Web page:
Jane Fowler – Head of Customer Support Services
When a colleague mentioned to me several years ago that she had been to an event where the best speaker by far was a ‘Professor of Happiness’ I couldn’t believe it…. but it was true! And now that we are discussing wellbeing, emotions, mental health and overall happiness so much more than we did in the past, perhaps it doesn’t sound quite so surprising any more.
There is well documented research into how a positive mood can support us to reduce stress and anxiety and that the release of endorphins or the ‘feel good’ hormone gives us a physical rush and makes us feel great.
So this week to mark International Day of Happiness on Saturday, we are highlighting information and hopefully provoking you to think and change the way that you act to boost your happiness and improve your wellbeing. And whenever you can – smile or laugh – it’s infectious!!!
International Day of Happiness 20th March 2021
he International Day of Happiness is celebrated throughout the world on the 20th of March and was established by the United Nations General Assembly in 2012.
The theme for this year is:-
There are lots of things outside our control. Let’s remember to breathe and focus on what really matters so we can respond constructively.
Making wise choices helps everyone. Let’s choose positive actions that support our wellbeing and help others to do the same.
We’re all in this together, even when we’re forced apart. Let’s stay connected and reach out to help others who may be in need.
Action for happiness have a useful coping calendar. Why not try the daily challenge of picking 1 thing to improve your health and wellbeing….go on, what have you got to lose?
The council’s EAP service Health Assured have a great webinar which covers the importance and benefits of being kind to ourselves.
Laughter and wellbeing
Laughter is a direct side effect of happiness, so thank you to those of you who have sent sent us some interesting information to share on laughter and it’s postive effects on our wellbeing.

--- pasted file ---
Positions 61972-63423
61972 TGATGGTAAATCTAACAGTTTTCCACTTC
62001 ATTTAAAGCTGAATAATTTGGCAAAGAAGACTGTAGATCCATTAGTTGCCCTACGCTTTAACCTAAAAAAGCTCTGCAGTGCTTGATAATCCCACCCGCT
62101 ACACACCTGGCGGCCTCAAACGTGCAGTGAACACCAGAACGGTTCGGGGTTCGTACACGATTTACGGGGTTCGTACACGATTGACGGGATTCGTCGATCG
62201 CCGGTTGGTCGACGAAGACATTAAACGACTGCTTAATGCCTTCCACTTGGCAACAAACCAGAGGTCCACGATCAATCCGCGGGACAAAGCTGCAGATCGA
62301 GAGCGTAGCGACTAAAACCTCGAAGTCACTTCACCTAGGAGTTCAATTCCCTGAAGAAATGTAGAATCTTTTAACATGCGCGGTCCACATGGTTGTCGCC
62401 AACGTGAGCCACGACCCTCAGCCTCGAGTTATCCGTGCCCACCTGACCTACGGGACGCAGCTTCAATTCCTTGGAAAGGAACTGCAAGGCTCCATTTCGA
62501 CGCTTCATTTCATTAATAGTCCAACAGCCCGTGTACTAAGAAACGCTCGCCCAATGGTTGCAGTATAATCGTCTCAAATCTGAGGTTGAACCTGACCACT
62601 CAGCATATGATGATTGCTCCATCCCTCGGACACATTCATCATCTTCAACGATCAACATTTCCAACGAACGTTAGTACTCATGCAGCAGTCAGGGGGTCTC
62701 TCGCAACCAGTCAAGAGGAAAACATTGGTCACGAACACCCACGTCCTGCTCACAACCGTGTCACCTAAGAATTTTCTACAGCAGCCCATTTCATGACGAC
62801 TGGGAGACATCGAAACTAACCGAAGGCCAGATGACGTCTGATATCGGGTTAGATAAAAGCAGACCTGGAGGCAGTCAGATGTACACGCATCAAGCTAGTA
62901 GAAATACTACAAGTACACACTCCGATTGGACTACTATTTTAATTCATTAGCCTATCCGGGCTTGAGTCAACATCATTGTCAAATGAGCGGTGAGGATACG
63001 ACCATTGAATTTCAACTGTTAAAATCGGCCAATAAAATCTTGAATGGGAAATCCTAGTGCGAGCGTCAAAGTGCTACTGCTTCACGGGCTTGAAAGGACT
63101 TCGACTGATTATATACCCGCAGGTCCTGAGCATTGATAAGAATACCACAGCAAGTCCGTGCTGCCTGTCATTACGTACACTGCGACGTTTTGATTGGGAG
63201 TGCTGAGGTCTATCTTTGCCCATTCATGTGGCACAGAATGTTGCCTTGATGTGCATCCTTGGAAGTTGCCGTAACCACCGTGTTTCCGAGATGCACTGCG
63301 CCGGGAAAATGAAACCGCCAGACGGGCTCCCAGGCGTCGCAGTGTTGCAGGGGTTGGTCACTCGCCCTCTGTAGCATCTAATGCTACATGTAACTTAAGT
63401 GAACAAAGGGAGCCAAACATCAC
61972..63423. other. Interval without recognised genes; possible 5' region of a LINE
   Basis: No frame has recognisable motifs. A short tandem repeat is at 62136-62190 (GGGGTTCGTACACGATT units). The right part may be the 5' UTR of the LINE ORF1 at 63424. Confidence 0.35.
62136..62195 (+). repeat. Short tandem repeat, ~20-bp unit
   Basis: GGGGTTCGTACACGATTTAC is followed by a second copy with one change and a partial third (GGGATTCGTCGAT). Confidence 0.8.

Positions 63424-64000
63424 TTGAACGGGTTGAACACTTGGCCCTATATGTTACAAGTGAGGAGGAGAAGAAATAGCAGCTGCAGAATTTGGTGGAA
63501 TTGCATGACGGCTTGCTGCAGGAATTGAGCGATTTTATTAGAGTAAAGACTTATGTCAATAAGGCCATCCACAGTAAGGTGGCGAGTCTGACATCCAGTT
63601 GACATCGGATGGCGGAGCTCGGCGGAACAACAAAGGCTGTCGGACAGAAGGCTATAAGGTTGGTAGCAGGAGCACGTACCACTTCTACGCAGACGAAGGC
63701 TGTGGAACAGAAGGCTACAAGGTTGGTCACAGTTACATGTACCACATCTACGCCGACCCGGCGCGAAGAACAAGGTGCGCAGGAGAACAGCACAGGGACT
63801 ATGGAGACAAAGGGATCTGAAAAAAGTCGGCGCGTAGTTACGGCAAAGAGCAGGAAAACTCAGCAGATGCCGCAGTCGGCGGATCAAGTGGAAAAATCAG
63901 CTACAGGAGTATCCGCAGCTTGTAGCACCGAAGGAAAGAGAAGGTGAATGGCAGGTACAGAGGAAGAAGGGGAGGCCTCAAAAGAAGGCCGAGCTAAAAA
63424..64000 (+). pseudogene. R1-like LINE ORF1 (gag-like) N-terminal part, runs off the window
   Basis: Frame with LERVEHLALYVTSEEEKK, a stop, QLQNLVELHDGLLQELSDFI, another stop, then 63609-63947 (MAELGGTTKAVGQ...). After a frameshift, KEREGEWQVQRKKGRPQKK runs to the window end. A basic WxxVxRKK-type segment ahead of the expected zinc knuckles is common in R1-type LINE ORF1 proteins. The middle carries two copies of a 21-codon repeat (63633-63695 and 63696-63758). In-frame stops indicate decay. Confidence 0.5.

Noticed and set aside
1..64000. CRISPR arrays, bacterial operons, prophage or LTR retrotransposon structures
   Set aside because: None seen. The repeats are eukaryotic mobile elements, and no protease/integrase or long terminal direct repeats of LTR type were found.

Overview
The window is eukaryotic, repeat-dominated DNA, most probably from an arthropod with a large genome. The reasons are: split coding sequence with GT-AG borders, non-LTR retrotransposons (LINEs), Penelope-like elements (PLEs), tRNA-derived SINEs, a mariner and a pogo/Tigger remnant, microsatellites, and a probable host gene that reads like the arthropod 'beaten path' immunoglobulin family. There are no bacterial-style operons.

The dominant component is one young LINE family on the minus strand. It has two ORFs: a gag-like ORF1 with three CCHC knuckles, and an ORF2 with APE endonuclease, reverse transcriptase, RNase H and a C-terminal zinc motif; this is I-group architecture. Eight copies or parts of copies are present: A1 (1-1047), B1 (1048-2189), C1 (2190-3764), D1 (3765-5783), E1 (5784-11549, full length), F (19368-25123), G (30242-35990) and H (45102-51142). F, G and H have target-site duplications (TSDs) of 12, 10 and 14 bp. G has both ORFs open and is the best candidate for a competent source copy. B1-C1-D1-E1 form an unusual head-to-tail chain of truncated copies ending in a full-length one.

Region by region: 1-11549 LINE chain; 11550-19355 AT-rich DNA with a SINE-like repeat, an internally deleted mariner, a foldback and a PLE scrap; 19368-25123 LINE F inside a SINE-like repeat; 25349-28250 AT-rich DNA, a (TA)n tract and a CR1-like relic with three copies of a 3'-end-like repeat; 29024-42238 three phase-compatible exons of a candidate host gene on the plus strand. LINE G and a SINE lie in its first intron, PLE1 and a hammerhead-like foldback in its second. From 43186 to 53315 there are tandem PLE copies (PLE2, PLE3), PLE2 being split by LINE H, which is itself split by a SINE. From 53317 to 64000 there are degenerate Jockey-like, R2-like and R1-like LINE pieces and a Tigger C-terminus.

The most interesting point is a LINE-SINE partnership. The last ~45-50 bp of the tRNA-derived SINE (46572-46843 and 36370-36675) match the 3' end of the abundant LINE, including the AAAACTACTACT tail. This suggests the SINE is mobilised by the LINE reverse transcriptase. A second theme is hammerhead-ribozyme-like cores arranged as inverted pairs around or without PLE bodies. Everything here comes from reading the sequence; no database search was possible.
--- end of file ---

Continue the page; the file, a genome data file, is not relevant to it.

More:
In these times where our face to face contact is limited, being able to laugh and share humour over the phone or video call is an important way to help maintain emotional connections when communicating. The author of this article from The Wellbeing Project discusses the importance of laughter in human behaviour.
Laughter can make us better learners, help boost our memory and help lower stress as highlighted in this article from Stanford Medicine
As well as helping us to feel good emotionally, laughing can also help release muscle tension and counter act any aches and pains from hunching over a computer screen or being slumped in front of the TV.How funny your jokes are and whether they get a laugh or not however is up to you!
Jennie by Paul Gallico
Book review by Julie Hallett
This week’s book review is a children’s book, which I first read as a child but have re-read recently after a dear friend of mine sent me a copy as a birthday present. It is no secret that I am slightly obsessed with cats, especially Oriental varieties, and this is a lovely book for older children (recommended age 9+) and adults alike – especially if you like cats!
Paul Gallico is famous for his animal books and this story was first published in 1950. It follows the story of a rather privileged little boy, Peter, who despite his perceived advantages, is very lonely and is desperate to have his own pet cat. Following a freak traffic accident, Peter wakes up and finds that he has been transformed into the body of a small white cat! However, Peter still thinks like a small boy and has to learn how to survive being alone on the streets of London, where he is lost and afraid and doesn’t have any idea how to “be” a cat. Luckily he soon meets Jennie, a rather scruffy stray tabby cat who sets about teaching Peter all the essential street-cat skills such as hunting, finding a warm place to sleep and never to trust humans (based on her own experiences). The two soon form a strong bond of friendship and have a number of adventures together, including a trip to Glasgow as stowaways on a steamer.
This could so easily be a sweet and lightweight little story about cats, but it is so much more than that. At times funny and at others sad, the book explores issues around betrayal, loneliness and abandonment which can be quite upsetting, but the overriding message throughout is the importance of friendship, trust and love. There is no doubt that Paul Gallico knew a thing or two about cats and his observations of feline behaviour are finely observed and very accurate. He also writes very eloquently and descriptively, although the writing style may challenge some younger readers, it is definitely worth the effort.
As you may be able to tell, I love this little book and it may be old but it is still a good read for adults and children alike. Enjoy!
What are you reading at the moment? We would love to hear your book recommendations and/or reviews to feature in future Wellbeing Wednesdays. Please email them to email@example.com